Emmy Noether Facts
Emmy Noether Facts

Interesting Emmy Noether Facts: 

Noether was born to a middle class Jewish family in Germany, the daughter of another notable mathematician, Max Noether. 
She set out to become a language teacher with a focus on English and French, but while studying at the university where her father taught, she should great aptitude and interest in math. 
After receiving her degree, Noether worked for almost a decade without pay at the Mathematical Institute of Erlangen due to the fact that women were typically prohibited from holding academic positions. 
She was offered a position at the University of Gottingen, but the faculty of the philosophy department (which housed the mathematics studies) objected to a female lecturer. 
She spent the next four years researching and teaching under the name of one of the men who invited her to the university, David Hilbert. 
Noether became an important figure in the understanding of algebra, and even her contemporaries recognized her brilliance in proving theorems in the field. 
Her contributions changed a number of longheld understandings in algebra, rings, and fields, and were crucial in physics, especially her theorem on the basic correlation between symmetry and conservation.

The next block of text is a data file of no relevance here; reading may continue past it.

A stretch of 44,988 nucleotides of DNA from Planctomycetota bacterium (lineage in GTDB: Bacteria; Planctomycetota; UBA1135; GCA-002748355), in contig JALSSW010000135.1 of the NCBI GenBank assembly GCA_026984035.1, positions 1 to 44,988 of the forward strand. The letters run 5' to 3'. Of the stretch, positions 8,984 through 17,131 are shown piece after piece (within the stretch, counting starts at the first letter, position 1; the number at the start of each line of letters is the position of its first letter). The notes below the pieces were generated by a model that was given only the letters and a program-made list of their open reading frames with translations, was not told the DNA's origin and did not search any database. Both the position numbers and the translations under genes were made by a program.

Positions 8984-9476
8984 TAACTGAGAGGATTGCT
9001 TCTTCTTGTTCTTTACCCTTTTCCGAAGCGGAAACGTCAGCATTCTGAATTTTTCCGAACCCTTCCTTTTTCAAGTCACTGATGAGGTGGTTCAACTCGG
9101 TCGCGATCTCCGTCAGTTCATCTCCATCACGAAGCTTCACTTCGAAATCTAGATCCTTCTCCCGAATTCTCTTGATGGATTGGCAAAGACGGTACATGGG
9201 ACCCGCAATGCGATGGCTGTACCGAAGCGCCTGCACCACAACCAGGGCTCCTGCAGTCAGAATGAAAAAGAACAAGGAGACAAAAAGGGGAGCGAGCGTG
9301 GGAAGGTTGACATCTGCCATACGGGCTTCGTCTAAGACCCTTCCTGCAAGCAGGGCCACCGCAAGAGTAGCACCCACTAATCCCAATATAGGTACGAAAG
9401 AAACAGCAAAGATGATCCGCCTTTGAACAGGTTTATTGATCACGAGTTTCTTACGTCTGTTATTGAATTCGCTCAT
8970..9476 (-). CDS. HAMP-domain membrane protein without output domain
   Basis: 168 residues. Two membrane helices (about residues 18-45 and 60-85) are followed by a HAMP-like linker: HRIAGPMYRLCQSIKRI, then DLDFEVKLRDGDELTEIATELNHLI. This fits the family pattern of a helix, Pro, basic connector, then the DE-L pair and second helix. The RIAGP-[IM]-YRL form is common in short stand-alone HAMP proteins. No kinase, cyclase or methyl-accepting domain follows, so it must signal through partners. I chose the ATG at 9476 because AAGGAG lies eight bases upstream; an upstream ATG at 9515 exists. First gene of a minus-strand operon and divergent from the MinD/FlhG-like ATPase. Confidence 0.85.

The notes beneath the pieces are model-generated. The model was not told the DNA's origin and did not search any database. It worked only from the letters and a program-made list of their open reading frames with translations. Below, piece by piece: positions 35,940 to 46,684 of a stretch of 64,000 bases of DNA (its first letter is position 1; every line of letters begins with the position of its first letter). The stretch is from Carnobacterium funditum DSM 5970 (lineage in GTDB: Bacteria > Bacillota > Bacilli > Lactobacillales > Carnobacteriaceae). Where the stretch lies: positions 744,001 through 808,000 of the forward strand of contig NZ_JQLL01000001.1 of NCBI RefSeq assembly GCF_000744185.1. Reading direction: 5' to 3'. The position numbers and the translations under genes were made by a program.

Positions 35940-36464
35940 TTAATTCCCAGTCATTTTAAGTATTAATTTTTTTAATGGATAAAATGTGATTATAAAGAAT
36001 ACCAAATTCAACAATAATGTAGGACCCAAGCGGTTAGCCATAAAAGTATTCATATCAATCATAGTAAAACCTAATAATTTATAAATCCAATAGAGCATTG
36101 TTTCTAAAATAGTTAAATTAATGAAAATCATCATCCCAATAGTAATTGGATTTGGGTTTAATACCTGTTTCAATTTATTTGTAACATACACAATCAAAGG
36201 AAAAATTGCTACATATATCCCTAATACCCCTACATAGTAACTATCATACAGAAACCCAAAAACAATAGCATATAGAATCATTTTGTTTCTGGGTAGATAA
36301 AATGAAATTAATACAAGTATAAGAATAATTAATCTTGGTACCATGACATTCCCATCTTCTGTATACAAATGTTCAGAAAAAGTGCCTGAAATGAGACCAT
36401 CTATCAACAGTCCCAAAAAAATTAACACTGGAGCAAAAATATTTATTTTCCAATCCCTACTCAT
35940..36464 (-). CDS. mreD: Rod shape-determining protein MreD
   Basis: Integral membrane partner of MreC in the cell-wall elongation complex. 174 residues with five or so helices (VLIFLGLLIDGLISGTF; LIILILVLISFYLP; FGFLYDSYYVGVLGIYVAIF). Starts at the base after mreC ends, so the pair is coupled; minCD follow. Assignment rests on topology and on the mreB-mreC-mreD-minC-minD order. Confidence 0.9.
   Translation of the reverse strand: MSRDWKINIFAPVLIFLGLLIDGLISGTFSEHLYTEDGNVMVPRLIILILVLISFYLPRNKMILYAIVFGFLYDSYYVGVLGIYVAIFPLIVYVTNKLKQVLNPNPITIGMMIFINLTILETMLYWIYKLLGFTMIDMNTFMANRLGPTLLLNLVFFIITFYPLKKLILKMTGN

Noether's work is divided into three epochs, each with major importance to various fields. 
The first, which includes her work from 1907 to 1919, primarily involved differential and algebraic invariants, and her pivotal work in physics, her two Noether's theorems. 
The second epoch, developed between 1920 and 1926, involves her theory of mathematical rings. 
In the third epoch, formed from 1927 to 1935, Noether focused on three distinct areas of mathematics: noncommutative algebra, linear transformations, and commutative number fields. 
When the Nazis rose to power in Germany and issued decrees barring Jews from holding university positions, Noether moved to the US and took a position in the mathematics department at Bryn Mawr College. 
One of Noether's theorems has been called "one of the most important mathematical theorems ever proved in guiding the development of modern physics." 
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